The present lot is unique in its form and decoration among the very few enamelled glass wares produced in the Beijing workshops of the Qianlong period. Compare a related example of the same size with a lipped mouth rim, decorated with plum blossom branches and bears a Guyuexuan mark, believed to be produced by a Beijing private workshop dating to the 1750s-1850s, illustrated by Huge Moss, By Imperial Command, Introduction to Ch'ing Imperial Painted Enamels (Plates), Hong Kong, 1976, pl. 42.
In an essay by Zhang Rong, 'Qing in the Imperial Workshops of the Qing Court', the author mentions that single-coloured and overlay glass wares were the most prevalent types produced in the Imperial workshops during the Qianlong period. It appears that very few enamelled examples were commissioned and of these only 20 pieces remain in the Beijing Palace Museum Collection. See Luster of Autumn Water Glass of Qing Imperial Workshop, Beijing, 2005, pp. 19-20.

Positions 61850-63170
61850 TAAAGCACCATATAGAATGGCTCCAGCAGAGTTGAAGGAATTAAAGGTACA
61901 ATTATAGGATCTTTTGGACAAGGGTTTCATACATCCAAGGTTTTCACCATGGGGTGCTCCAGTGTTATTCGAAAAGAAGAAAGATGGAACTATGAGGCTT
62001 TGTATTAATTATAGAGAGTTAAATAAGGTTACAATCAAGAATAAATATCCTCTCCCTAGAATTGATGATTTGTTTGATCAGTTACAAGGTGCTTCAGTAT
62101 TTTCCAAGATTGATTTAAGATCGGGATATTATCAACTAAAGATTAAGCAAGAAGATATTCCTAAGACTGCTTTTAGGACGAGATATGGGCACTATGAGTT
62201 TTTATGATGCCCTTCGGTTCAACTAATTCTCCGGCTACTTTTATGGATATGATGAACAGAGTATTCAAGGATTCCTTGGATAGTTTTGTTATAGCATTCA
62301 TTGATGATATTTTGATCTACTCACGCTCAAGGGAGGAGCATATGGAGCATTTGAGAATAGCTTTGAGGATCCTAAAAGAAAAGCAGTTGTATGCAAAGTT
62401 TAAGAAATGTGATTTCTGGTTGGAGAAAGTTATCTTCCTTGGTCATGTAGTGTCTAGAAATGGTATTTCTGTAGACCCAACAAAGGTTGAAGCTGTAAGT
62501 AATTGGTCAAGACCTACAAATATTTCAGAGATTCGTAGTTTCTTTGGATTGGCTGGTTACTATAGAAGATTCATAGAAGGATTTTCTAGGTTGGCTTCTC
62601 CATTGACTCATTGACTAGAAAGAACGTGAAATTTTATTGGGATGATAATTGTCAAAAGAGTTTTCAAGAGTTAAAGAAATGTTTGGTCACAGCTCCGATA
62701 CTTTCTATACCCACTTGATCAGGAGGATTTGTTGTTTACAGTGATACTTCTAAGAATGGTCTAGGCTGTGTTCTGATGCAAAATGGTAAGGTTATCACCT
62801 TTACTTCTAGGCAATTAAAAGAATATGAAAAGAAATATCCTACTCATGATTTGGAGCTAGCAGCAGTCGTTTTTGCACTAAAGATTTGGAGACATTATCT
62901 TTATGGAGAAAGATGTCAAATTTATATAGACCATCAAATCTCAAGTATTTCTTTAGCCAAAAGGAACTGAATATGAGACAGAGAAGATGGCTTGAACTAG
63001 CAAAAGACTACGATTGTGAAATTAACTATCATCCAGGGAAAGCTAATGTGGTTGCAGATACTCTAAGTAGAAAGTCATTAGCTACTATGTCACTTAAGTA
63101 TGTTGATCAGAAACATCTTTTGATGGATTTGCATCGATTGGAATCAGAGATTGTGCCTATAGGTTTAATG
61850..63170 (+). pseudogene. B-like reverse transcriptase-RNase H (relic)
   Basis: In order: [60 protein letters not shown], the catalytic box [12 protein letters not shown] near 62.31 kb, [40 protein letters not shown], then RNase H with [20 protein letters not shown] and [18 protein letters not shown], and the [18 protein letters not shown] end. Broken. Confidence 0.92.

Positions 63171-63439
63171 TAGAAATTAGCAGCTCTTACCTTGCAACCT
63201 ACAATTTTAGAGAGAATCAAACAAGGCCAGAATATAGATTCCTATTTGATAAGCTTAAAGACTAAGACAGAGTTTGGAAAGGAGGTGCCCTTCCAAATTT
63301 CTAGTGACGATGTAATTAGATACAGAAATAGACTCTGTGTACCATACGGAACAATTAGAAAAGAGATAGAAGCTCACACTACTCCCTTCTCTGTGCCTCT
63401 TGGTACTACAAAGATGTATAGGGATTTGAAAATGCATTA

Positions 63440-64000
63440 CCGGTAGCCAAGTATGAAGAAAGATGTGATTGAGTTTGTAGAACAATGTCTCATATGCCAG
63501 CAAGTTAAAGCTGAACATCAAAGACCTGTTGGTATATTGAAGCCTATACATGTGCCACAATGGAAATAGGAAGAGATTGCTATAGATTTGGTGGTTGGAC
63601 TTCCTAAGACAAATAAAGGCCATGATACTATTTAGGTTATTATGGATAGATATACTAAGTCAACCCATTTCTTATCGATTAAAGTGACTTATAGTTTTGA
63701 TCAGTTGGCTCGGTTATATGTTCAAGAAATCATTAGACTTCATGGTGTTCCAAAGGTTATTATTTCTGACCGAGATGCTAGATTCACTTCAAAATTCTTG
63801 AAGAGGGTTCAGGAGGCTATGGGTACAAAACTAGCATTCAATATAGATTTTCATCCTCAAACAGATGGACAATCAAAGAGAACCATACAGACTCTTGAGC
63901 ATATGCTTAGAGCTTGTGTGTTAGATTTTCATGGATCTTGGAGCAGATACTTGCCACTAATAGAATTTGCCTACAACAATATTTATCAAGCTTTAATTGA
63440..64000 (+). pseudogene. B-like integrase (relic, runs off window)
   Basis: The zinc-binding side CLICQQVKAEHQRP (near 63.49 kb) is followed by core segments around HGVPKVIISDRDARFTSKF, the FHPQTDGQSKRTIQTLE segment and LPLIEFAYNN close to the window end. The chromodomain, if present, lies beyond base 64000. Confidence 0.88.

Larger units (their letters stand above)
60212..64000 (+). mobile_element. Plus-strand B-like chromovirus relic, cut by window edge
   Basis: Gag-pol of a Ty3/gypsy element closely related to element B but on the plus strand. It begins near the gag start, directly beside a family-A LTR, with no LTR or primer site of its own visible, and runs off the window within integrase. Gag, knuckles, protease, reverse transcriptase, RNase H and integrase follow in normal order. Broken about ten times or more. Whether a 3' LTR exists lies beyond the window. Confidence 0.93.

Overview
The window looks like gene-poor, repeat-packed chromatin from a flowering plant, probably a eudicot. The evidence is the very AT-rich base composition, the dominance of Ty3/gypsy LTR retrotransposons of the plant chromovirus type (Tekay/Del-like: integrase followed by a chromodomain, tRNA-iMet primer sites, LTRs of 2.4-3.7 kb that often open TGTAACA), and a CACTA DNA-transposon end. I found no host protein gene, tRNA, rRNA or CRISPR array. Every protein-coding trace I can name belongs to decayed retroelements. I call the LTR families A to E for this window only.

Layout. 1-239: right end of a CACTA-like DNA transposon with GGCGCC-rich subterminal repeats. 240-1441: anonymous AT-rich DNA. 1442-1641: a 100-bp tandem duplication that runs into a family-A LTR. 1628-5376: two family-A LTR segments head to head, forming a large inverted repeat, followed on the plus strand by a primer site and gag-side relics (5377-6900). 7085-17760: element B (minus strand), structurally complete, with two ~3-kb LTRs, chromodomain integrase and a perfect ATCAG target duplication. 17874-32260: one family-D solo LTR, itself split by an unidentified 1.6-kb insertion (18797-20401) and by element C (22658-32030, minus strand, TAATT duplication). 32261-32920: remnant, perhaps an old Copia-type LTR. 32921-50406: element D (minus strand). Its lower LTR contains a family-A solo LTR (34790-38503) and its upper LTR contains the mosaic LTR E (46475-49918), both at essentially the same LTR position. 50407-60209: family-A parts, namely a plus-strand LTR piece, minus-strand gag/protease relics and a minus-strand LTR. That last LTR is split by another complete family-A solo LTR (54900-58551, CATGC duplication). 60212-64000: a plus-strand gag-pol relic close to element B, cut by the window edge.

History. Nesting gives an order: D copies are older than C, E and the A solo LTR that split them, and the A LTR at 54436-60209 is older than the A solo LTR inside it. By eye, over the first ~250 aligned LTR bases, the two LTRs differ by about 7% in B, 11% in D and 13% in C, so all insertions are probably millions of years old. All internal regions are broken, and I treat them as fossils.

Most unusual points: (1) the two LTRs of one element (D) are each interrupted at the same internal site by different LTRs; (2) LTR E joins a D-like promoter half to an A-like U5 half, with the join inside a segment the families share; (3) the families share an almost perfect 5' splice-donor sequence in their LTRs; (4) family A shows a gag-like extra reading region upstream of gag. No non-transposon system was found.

The portrayal of the Chi dragons is closely related in design to imperial carved glass water pots, such as the Qianlong-marked example with a green overlay on blue ground in the Qing Court Collection, illustrated by Zhang Rong, op. cit., p. 244, pl. 79. A related Qianlong period example of this type of small water pot, produced of carved crystal, was included in the Oriental Ceramic Society of Hong Kong exhibition, Arts from the Scholar's Studio, Fung Ping Shan Museum, University of Hong Kong, 1986, and illustrated in the Catalogue, no. 93.